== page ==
1. It's a bit odd that in general in pubs what you pay is affected by the ABV but it hardly comes into it in the supermarket (apart from a few very low abv ones going for a quid). For me personally I do mix and match between the two, but then the offer at Morrisons crosses the divide. But if it wasn't for the fact that I like variety I'd be sticking with the 500ml Proper Job at £1.50 each. I disagree with you though on the 330ml getting phased out. I think if anything in the long term we're going to see more of it. ABI will be pushing it, and we'll see more 4/6 packs just like you have for lager.

    Of course, the real big difference is when you go from the supermarket to the independent. But then the independent does give you beers that supermarkets just don't have (even Booths). I'm perfectly comfortable with that, in the same way that I'm happy glugging a bottle of wine at a fiver but quite like trying the 10 quid plus ones too.

    And seeing as you mentioned Cloudwater, I believe they're going to be exclusively canning in 440ml. Apparently this is the year of the 'big can'.

    ReplyDelete
    Replies
    1. Oh, I'm definitely not saying that 330ml sizes will be phased out, just that they won't take over the world. And the single-price PBA model in supermarkets has a similar stifling effect to flat-rate pricing for guest beers in pubs (esp Spoons).

      Delete
    2. Ah ok. I don't know, a couple of decades is a long time. If we were to follow the US path then PBA will end up becoming relatively niche.

      Delete
    3. But 12oz measures (often in six-packs) have always been the norm in the USA.

      Delete
    4. The price differential in pubs seems to be much more marked with craft beers than cask. Most places with a selection of cask will price the stronger beers higher, but the 8% stuff will only be 30 or 40p more than the 4% session ales. This I suspect reflects the increased duty. But in many craft bars, the 8% and above stuff is often double the price of the 4% beer.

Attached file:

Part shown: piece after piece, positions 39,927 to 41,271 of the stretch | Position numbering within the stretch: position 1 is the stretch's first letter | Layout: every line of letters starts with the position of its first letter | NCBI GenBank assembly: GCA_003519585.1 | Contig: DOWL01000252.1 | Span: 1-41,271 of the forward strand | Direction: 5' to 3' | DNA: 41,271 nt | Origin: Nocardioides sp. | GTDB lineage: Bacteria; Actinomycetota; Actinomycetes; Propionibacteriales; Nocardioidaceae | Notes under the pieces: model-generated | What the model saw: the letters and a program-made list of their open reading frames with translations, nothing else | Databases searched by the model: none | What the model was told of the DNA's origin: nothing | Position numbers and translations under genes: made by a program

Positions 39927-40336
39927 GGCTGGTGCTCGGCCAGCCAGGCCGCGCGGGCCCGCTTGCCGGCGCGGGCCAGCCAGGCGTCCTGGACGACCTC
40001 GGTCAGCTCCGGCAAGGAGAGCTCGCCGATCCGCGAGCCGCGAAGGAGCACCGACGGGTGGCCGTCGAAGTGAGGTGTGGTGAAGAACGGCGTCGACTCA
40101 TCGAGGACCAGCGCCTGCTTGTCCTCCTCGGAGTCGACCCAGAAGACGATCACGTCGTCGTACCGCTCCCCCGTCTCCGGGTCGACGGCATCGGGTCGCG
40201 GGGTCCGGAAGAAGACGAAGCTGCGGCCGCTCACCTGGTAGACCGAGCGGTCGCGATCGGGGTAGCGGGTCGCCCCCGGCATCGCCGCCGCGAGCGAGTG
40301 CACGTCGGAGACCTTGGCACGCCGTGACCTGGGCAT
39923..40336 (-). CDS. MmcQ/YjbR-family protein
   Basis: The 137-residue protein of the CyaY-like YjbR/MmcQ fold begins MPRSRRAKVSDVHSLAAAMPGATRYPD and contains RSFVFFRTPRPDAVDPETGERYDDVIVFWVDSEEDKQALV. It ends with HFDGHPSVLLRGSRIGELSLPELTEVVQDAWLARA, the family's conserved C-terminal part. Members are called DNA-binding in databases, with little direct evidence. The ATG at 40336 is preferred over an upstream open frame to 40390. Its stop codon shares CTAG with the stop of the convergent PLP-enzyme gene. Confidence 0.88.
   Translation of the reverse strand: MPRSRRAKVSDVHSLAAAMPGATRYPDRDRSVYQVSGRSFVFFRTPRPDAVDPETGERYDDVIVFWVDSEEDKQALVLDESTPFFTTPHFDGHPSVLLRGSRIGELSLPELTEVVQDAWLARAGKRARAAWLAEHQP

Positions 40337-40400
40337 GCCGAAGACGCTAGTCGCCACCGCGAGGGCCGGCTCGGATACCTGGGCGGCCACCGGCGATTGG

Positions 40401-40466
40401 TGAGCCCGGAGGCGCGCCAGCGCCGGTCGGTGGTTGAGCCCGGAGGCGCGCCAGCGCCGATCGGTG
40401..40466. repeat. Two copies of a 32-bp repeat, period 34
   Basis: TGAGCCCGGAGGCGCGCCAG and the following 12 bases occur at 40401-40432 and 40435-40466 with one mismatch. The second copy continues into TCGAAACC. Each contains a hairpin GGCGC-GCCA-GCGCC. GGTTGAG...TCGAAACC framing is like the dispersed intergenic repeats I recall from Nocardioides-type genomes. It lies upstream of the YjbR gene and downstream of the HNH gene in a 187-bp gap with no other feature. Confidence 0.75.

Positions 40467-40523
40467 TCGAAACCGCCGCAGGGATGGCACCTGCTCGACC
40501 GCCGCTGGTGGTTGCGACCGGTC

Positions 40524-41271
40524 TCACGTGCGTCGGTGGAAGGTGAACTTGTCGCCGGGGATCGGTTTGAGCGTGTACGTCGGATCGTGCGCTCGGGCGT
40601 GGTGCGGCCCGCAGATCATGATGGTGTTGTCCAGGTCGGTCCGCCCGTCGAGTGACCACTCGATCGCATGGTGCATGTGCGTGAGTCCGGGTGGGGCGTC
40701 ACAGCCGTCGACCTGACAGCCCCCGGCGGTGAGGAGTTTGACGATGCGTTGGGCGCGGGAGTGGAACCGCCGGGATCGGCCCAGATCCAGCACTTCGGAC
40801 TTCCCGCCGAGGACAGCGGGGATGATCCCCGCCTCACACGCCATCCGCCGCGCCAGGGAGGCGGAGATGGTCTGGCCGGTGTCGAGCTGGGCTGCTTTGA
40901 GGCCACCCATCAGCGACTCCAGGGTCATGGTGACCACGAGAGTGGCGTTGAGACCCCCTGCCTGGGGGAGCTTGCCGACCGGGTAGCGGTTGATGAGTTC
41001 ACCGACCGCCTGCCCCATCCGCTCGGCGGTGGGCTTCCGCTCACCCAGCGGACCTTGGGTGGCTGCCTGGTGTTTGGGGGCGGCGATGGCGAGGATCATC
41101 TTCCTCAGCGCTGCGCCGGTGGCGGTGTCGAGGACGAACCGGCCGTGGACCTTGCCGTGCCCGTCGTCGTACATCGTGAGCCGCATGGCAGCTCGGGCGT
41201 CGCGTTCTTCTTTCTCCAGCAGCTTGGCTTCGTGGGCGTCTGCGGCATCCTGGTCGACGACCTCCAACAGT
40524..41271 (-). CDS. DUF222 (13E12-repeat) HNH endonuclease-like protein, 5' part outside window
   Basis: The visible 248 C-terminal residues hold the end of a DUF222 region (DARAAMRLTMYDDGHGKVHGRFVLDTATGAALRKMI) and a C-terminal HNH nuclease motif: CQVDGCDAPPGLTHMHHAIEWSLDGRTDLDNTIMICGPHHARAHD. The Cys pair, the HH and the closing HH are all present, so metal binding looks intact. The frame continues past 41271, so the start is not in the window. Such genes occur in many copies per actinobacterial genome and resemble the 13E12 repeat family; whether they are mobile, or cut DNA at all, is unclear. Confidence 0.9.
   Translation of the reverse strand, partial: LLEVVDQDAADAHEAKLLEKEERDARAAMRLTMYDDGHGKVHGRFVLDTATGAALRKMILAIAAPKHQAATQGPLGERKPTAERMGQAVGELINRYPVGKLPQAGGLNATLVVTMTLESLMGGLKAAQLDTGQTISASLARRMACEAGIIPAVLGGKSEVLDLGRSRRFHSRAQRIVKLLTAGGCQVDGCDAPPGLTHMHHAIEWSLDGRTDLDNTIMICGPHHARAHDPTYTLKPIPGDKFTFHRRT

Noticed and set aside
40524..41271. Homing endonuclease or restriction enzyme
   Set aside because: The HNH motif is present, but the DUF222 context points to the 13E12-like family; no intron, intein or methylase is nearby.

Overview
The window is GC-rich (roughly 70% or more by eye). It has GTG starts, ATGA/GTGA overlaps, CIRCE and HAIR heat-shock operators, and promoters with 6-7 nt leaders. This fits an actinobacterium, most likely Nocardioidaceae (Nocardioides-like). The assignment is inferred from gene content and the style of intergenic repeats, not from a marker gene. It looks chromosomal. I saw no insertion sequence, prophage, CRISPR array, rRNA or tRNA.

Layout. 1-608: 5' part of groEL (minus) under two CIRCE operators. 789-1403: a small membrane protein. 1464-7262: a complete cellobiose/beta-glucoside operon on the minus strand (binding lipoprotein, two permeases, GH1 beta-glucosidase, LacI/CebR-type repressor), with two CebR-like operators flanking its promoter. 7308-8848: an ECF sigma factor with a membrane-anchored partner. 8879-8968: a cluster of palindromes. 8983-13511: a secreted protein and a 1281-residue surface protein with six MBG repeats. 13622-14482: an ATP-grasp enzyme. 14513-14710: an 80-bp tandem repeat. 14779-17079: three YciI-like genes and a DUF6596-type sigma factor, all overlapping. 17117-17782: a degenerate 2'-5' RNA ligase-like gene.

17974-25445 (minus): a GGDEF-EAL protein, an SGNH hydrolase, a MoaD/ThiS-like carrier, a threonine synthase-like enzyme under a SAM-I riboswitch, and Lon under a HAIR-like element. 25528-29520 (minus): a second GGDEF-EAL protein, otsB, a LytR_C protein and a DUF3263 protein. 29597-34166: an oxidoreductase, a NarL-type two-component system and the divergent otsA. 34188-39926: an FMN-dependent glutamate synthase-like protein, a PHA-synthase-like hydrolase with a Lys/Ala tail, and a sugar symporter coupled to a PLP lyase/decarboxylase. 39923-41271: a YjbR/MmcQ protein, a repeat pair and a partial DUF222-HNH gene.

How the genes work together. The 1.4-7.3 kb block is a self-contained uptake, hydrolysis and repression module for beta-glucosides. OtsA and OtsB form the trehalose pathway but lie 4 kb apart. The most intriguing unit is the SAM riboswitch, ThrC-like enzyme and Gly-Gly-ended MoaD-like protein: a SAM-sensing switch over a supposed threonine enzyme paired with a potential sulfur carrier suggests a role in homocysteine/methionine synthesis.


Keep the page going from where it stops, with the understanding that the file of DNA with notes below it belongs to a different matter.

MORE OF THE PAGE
Delete
    5. It depends whether the pub/bar uses percentage or cash to calculate margins. Wholesale prices for "craft keg" ( defined by the brewer or wholesalers rather than the customer) certainly increase by more than the additional duty as brewers look to augment their margin for more marginal products, but retailers using percentage margins exacerbate the problem (as do many restaurants).

      Delete
  2. The big (and small) breweries would love to sell less beer at the same price. The only question really is whether they will be able to push the marketing enough to make it stick.

    ReplyDelete
    Replies
    1. Problem at the moment is that anyone cutting down production would have the gap filled by either a new brewery or another brewery increasing production to meet the demand at the previous price point.

      Delete

Comments, especially on older posts, may be subject to prior approval. Bear with me – I may be in the pub.

Please be polite and remember to play the ball, not the man.

Any obvious trolling, offensive or blatantly off-topic comments will be deleted.

See this post for some thoughts on my approach to blog comments. The comment facility is not provided as a platform for personal attacks on the blog author.